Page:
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Don’t Bank on the Bomb Scotland: “Scottish LA pension funds bankroll nuke manufacture.”

Today the nuclear weapon divestment campaign Don’t Bank on the Bomb Scotland launched it’s new report on investment in nuclear weapon manufacture by Scottish institutions, including local authority pension funds.

Full report is here

The story has been reported by the Sunday National.

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Don’t Bank on the Bomb Scotland intends to launch the 2019 edition of our guide to nuclear weapons divestment in Scotland next week. The report details the nuclear weapons investments of Scottish banks, Scottish local authority pension funds, Scottish universities and the Scottish Parliamentary Pension Scheme, and features a step-by-step guide for people who want to get involved in the divestment campaign. Some of the changes in this year’s edition of the guide include:

  • the research covers 30 nuclear weapons companies compared to 22 last year;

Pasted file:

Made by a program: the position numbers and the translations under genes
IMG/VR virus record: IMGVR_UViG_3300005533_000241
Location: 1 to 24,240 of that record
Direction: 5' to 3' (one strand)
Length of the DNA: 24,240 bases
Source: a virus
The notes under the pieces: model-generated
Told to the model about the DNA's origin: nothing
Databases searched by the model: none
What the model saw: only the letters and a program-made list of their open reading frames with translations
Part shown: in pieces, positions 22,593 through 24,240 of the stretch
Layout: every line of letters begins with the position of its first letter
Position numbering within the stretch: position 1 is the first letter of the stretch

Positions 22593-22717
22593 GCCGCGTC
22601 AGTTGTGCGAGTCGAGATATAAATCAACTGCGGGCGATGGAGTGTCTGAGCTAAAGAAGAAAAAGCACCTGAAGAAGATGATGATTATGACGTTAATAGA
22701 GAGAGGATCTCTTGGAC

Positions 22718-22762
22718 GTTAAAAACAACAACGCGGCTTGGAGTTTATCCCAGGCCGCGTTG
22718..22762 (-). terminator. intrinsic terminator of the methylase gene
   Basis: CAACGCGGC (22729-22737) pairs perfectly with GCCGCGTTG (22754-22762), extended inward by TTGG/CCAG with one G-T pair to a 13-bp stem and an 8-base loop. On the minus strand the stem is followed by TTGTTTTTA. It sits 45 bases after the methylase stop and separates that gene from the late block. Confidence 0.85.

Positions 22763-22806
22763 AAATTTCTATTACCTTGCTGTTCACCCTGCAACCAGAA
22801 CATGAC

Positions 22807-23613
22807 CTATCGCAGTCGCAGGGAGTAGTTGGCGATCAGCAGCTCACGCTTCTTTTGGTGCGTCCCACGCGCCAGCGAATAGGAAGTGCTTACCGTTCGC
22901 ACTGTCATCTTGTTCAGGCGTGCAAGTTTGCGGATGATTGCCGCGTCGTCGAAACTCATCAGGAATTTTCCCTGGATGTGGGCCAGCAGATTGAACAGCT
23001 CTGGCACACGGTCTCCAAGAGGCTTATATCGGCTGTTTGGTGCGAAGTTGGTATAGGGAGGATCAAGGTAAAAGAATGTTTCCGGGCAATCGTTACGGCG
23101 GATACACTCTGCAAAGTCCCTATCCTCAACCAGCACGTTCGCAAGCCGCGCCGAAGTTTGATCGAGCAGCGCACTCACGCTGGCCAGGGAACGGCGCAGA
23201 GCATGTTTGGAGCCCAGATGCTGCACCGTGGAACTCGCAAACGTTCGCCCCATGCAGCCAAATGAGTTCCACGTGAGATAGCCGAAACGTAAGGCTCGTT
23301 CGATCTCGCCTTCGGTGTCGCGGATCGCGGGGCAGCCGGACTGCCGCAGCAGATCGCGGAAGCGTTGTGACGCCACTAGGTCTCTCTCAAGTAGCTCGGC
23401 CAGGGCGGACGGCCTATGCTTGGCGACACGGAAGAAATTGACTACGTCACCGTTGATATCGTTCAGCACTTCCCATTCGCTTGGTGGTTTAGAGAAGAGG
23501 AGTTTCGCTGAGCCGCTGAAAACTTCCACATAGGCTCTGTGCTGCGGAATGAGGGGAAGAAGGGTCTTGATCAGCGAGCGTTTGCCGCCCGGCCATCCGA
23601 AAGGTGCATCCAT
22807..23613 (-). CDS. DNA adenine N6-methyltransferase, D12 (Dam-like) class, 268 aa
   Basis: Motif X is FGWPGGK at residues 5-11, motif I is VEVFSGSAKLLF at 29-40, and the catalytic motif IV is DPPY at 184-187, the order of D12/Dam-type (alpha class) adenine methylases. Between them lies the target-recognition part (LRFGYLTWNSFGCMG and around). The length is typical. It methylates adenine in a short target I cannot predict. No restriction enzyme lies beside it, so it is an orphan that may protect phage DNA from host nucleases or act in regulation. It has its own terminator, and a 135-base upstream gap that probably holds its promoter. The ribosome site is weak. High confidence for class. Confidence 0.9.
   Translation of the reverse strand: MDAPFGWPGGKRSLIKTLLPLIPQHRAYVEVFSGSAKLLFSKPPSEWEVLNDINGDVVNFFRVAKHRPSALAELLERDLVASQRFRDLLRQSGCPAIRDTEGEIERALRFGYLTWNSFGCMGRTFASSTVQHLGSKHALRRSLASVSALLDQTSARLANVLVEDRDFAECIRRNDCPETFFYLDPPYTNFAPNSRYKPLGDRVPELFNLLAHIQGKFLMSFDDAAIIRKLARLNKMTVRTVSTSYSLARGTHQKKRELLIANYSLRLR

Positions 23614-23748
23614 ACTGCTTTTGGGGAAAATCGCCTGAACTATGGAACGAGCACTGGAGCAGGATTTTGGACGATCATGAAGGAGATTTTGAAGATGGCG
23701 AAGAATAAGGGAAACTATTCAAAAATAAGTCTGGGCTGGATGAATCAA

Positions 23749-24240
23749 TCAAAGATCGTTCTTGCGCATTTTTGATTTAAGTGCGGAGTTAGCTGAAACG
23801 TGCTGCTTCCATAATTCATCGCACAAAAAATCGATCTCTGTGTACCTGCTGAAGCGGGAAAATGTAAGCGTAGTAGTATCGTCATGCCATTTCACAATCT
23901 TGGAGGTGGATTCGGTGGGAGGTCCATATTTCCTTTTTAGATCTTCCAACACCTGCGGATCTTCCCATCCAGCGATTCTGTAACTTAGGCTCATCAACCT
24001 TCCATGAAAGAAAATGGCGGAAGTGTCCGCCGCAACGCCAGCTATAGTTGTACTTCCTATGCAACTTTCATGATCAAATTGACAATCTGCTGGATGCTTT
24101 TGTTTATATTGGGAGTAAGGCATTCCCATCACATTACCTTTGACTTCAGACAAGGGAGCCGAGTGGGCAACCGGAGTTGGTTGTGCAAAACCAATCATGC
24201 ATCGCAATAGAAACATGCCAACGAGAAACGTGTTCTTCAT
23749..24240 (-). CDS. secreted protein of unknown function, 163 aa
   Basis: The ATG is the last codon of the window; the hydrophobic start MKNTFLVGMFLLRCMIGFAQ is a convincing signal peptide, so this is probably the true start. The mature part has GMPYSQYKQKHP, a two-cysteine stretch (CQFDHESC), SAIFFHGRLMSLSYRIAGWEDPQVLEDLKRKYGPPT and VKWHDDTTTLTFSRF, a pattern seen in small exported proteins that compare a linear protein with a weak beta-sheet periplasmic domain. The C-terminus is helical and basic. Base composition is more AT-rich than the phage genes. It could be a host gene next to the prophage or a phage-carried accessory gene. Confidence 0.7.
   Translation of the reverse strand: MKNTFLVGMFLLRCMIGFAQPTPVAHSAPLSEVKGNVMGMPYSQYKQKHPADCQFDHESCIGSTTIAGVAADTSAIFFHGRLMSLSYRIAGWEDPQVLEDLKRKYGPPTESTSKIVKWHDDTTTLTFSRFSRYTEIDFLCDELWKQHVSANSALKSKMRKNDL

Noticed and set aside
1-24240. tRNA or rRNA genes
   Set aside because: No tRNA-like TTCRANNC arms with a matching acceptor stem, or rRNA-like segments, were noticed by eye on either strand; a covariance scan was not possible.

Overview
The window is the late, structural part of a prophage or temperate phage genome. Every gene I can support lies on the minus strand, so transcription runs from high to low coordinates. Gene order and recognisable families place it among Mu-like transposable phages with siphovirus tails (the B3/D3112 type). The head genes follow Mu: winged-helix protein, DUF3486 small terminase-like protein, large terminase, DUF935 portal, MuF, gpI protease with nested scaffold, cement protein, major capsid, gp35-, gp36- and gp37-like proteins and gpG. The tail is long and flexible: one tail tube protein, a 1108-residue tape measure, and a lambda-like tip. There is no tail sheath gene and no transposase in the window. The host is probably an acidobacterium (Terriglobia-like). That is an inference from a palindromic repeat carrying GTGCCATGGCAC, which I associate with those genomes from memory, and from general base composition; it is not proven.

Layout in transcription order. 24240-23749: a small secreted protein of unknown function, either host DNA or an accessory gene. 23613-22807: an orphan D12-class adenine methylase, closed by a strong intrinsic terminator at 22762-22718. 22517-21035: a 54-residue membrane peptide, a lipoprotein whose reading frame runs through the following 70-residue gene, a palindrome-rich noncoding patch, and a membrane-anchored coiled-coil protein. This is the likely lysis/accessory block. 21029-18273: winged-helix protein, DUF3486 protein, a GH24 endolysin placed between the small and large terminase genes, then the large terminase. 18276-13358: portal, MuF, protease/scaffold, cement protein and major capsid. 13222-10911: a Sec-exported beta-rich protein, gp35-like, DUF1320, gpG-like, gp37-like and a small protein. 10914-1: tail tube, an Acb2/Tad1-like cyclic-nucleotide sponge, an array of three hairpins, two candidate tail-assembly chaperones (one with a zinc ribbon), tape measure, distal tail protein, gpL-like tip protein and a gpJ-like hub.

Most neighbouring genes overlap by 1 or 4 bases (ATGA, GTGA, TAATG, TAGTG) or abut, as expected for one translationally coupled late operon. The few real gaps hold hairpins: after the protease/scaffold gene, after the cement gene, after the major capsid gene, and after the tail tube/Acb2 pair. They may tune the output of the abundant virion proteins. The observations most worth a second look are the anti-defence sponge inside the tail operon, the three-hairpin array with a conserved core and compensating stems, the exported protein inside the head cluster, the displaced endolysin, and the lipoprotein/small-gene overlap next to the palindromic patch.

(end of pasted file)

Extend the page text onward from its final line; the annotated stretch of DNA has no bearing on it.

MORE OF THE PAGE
• detailed information on the investment policies of Scottish local authority pension funds has been added;
  • 10 Scottish universities are covered compared to last year’s five.

Our website is currently down while we update it with the new content, we will let you know when it is live again. We will also update you with details of the exact launch date and send you the press release and links to media coverage when we have these.We will be tweeting information from the guide using the hashtag #NaeCash4Nukes so please share widely if you can.
Thanks for any help you can give with this.